Mentoring is a collaborative learning partnership where both the Mentor and the Mentee will benefit and learn from each other. The parties should, at the beginning of the mentoring relationship, set out the goals they would each like to achieve over the course of the year. Setting this out in writing will assist the parties to be clear on the expectations and the learning agenda of the Mentee and, if appropriate, the Mentor.
Goals can include professional development, career planning, networking, work-life balance issues and any other professional or personal issues that the parties agree to discuss.
Mentoring is not counseling. Mentors do not have experience in recognizing or helping with issues such as suicide, depression, substance abuse or other serious medical conditions. Mentees are encouraged to seek independent medical or mental health assistance for these or any other conditions and not look to the Mentor for assistance in these areas. For example, the parties may wish to investigate the assistance provided through the Lawyers Assistance Program and PPC Canada.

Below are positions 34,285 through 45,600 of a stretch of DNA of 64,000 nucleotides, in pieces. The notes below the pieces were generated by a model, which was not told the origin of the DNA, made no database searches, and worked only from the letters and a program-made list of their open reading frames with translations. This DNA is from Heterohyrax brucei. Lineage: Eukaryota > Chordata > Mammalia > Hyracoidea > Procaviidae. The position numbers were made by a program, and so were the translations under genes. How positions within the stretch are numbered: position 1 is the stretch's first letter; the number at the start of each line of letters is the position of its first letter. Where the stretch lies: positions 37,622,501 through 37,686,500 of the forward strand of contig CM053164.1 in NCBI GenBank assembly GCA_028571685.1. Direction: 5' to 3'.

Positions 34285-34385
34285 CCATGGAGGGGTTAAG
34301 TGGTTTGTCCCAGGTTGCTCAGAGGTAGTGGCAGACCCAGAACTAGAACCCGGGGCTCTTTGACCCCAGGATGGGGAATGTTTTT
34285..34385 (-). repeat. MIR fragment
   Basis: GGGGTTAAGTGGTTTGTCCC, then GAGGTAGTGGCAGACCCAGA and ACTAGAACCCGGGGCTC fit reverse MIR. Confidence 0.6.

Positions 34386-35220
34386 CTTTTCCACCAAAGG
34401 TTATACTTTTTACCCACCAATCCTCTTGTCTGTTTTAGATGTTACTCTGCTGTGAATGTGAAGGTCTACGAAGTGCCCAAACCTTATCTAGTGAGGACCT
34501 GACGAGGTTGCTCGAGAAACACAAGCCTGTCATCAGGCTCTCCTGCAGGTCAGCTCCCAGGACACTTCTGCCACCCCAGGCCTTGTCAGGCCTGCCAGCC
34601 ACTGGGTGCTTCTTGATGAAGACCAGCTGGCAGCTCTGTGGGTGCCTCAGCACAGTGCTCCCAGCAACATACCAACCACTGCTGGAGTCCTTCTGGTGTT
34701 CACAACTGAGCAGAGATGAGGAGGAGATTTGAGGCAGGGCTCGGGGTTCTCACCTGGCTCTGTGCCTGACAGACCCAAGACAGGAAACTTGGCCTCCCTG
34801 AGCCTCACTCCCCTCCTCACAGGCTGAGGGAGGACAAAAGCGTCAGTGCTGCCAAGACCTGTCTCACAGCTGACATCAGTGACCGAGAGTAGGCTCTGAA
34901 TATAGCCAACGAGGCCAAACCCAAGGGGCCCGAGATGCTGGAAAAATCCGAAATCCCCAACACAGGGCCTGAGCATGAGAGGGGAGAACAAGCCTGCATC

If a Mentee believes that she may be facing discrimination or harassment in her workplace, then she may be able to discuss the matter with her Mentor; however, if the Mentor feels that the Mentee should speak to someone more formally, then the parties may wish to investigate the assistance provided through the Law Society’s Equity Ombudsperson.